Finding our seats
Pretty straightforward. The entrance to Block 7 is just opposite where we get into the stadium. That’s probably why we went in that way. The steward at the top of the steps helped us to locate our seats. The disabled viewing area is up 3 short steps, not ideal, but not a massive problem. I helped Tom up and then went back for his walker. We took a seat and changed Tom’s socks for the new dry ones. The area we were located in was pretty good. Great view of the pitch, a few additional screens because we can’t see the big screens higher up in the stadium and a really good atmosphere because it was at the back of the North Bank lower tier.
Other members that were on the viewing platform with us were in wheelchairs, and it was clear they hadn’t come up the 3 steps that we had navigated. They had clearly come in through Block 8, where the ramp to the platform is located. It would probably make sense for all members that are using the platform (aka Row 29) to come in through Block 8. Not a massive problem, but it would have been just that little bit easier for us. We’ll know for next time.
Brilliant. We were absolutely part of the amazing atmosphere within the North Bank and we loved every minute of it – apart from some dubious refereeing decisions. Tom’s Match Report can be found here. We chose to stay in our seats during half time because neither of us needed the toilet and I wasn’t keen to leave Tom on his own while I queued for the refreshments, so we didn’t get any. No biggy, we came prepared, but maybe we’ll try it next time to get the full experience and see how it goes.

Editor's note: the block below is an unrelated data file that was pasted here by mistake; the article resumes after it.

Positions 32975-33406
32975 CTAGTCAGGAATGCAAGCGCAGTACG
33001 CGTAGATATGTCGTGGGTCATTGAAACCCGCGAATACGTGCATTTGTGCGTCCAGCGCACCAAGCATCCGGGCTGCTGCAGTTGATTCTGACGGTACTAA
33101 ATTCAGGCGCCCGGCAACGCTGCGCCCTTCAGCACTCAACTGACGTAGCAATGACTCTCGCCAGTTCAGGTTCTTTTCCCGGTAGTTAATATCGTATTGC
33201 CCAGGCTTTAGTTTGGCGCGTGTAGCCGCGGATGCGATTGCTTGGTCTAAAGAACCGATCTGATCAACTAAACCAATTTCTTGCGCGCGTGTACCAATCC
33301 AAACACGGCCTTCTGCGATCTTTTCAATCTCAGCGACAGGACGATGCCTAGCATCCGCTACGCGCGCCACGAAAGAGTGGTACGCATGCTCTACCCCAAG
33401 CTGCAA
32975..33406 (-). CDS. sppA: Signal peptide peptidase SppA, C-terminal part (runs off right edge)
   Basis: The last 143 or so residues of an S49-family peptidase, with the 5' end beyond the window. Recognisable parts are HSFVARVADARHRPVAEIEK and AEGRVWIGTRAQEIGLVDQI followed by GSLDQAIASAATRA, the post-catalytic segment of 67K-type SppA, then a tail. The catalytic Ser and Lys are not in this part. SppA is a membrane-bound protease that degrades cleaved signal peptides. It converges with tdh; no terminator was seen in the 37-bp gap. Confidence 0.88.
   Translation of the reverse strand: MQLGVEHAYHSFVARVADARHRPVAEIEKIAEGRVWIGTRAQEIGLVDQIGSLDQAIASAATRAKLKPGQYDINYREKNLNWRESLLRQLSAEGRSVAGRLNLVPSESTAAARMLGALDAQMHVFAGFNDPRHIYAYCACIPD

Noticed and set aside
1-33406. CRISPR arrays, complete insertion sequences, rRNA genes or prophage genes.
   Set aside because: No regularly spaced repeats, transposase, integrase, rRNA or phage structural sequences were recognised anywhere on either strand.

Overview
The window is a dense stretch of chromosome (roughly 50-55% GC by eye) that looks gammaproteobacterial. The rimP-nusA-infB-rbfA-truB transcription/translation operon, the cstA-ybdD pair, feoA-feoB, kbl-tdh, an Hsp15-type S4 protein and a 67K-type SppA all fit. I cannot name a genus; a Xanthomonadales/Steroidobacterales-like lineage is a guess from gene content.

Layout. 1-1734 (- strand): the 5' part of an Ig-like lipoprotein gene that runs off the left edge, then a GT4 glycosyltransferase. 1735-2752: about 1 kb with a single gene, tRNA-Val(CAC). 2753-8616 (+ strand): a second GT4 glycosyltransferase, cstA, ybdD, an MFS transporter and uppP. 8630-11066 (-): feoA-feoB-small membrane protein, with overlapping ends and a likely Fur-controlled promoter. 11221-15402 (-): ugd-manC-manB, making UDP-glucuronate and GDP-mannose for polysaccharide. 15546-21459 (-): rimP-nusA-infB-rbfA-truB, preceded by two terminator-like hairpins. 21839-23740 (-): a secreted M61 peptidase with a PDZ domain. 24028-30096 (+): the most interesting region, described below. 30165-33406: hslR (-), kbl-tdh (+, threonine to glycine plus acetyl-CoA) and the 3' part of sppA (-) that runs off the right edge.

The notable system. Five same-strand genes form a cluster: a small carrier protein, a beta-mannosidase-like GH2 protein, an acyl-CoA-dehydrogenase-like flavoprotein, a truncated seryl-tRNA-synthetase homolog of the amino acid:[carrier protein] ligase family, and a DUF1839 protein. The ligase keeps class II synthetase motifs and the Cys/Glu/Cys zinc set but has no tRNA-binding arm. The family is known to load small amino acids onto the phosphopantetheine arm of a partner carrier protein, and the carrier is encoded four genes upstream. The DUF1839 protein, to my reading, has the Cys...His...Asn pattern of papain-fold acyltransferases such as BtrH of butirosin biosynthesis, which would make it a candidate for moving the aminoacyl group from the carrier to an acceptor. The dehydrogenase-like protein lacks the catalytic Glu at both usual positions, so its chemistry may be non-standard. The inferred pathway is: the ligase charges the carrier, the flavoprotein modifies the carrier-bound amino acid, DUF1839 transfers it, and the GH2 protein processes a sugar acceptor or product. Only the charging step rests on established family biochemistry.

We stayed in our seats and waited for the stadium to empty a bit. We knew there was no rush because the cars weren’t going to be released until around 45 minutes after the game finished. After we’d sung that song about Saka and Emile Smith Rowe a bunch of times, we headed downstairs.
As promised, when the roads outside began to clear, the carpark was opened and we were free to join the traffic jam of North London and begin to make our way home.
Consistently, the numerous staff members that we encountered before and during our time at Arsenal professional, friendly and keen to help. The tricky part was that, while they wanted to help, they didn’t all know the procedures they and us were meant to follow. This led to a few complications and some frustrations, but nothing that took away the magic of standing on the North Bank with my son when Emile Smith Rowe and Bukayo Saka scored their goals. The fact that they all wanted to help and do what they thought was best, is certainly all I can really ask. I know our requirements are pretty unique and I don’t expect every member of staff to be fully versed on every possible eventuality. When we found the right people, we were brilliantly looked after.
My hope in writing this blog is that someone at Arsenal sees it and gets an understanding of the match day experience of one of their disabled members. I’d also like it if those in senior management got to hear how wonderful their teams are across many departments are, but particularly Jacqueline the Disability Liaison Officer. She liaised brilliantly.